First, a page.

Social skills training

Citations of this article
Mendeley users who have this article in their library.


Children with attention-deficit/hyperactivity disorder (ADHD) have prominent social impairment, which is commonly manifested in unskilled behaviors in social situations and difficulties in being accepted and befriended by peers. This social impairment often remains after administration of medication and behavioral contingency management treatments that address the core symptoms of ADHD. This article reviews traditional social skills training (SST) approaches to remediating social impairment, and presents the evidence for their efficacy and significant limitations to their efficacy. The article introduces potential reasons why the efficacy of traditional SST may be limited, and concludes with some promising alternative SST approaches.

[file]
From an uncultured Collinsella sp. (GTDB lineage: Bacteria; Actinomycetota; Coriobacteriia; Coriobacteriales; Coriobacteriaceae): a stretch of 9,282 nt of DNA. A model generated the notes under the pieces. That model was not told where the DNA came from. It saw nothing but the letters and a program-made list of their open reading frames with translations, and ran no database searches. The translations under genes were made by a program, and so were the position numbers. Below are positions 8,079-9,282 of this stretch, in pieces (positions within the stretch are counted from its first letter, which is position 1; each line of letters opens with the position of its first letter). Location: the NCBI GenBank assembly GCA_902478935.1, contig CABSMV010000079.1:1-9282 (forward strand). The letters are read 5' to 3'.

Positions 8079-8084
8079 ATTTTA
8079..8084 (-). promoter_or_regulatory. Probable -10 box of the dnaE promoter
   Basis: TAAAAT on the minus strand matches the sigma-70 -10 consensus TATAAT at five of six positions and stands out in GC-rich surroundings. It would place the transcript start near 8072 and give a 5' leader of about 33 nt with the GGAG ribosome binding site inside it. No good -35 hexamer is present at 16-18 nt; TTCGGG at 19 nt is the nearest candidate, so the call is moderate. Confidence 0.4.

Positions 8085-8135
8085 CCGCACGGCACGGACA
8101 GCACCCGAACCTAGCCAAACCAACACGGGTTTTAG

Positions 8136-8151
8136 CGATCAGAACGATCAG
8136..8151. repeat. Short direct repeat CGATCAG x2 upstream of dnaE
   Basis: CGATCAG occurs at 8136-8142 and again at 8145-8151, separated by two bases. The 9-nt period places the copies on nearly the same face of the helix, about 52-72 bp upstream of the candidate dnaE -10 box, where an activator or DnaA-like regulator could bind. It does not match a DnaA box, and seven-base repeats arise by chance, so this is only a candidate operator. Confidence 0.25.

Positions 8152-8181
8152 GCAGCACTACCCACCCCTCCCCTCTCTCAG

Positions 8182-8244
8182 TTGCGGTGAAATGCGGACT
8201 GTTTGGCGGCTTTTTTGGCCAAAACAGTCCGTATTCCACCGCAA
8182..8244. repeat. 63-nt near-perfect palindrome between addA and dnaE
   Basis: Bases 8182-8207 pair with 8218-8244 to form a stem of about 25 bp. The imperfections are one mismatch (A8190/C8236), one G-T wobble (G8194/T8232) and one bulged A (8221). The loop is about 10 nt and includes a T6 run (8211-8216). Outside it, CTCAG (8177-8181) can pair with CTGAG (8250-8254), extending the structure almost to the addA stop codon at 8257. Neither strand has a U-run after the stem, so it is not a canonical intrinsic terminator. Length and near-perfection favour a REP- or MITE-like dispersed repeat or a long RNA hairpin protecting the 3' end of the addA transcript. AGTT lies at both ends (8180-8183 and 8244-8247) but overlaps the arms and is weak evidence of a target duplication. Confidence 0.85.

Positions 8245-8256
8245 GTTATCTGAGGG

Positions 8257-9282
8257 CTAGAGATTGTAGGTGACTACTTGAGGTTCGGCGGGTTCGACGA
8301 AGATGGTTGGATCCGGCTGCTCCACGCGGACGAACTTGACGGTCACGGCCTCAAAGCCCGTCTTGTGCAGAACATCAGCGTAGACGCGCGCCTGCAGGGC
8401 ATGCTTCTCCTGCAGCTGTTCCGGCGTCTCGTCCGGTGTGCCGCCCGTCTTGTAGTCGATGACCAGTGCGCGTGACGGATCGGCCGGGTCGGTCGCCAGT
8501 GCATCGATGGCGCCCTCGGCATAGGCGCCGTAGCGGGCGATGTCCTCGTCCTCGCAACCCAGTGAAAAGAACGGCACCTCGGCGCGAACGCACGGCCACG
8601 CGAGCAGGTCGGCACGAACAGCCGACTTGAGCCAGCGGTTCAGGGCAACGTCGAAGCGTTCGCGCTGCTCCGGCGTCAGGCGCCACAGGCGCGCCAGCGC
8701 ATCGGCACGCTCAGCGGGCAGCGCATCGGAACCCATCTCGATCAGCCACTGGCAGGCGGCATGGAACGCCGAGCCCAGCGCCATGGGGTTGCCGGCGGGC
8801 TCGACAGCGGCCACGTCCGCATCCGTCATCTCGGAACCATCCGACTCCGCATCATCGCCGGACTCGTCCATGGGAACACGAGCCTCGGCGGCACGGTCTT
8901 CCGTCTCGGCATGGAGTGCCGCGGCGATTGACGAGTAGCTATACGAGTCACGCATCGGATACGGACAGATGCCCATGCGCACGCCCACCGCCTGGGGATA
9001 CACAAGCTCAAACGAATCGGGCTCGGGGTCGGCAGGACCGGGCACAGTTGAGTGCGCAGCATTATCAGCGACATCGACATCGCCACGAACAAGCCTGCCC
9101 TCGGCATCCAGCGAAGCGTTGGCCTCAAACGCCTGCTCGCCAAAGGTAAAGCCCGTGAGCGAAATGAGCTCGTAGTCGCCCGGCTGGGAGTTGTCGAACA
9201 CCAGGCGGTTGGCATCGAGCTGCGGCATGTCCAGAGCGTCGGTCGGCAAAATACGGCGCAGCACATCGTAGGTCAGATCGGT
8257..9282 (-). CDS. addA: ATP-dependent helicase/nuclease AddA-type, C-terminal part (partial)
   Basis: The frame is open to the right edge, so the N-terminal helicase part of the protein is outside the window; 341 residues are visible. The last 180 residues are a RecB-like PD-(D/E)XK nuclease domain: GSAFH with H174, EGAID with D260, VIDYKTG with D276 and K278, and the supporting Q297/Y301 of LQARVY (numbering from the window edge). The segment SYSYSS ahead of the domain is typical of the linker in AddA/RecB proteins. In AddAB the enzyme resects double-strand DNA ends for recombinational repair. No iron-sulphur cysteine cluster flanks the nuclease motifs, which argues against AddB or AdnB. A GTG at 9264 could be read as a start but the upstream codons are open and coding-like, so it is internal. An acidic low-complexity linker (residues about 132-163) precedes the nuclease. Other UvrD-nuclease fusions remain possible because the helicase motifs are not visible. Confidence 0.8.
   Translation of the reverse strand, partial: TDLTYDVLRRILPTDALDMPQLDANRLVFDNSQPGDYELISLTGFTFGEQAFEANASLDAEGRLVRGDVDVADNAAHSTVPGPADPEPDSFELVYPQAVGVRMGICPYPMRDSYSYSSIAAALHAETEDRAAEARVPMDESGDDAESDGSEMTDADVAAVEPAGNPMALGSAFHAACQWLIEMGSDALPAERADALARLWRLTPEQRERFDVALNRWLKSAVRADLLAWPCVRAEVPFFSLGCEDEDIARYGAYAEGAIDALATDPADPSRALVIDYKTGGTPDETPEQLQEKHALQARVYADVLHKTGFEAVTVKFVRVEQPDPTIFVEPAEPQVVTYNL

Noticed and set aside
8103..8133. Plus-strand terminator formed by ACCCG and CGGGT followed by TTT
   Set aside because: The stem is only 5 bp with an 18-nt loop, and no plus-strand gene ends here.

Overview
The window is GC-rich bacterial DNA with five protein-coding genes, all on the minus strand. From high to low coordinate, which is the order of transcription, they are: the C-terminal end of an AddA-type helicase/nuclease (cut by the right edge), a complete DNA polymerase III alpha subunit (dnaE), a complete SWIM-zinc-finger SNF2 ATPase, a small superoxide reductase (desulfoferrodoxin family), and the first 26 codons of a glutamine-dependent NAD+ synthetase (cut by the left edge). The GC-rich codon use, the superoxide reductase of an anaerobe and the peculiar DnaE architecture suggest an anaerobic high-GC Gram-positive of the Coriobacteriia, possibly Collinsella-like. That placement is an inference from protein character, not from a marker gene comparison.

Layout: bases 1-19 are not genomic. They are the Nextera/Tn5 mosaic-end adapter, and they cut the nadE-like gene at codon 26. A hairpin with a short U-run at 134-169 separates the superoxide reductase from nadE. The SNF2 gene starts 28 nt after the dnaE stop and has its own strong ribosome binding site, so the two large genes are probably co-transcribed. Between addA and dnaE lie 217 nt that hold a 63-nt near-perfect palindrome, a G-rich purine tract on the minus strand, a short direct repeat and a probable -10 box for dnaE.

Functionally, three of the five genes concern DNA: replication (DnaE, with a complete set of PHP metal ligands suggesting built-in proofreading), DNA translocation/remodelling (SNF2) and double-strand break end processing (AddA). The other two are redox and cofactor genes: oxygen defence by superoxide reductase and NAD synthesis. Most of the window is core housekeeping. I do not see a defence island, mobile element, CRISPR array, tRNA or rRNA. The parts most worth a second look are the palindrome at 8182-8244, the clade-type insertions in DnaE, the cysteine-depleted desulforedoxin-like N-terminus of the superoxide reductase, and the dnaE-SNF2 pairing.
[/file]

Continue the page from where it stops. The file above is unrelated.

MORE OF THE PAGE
Mikami, A. Y., Jia, M., & Na, J. J. (2014). Social skills training. Child and Adolescent Psychiatric Clinics of North America. W.B. Saunders.

Register to see more suggestions

Mendeley helps you to discover research relevant for your work.

Already have an account?

Save time finding and organizing research with Mendeley

Sign up for free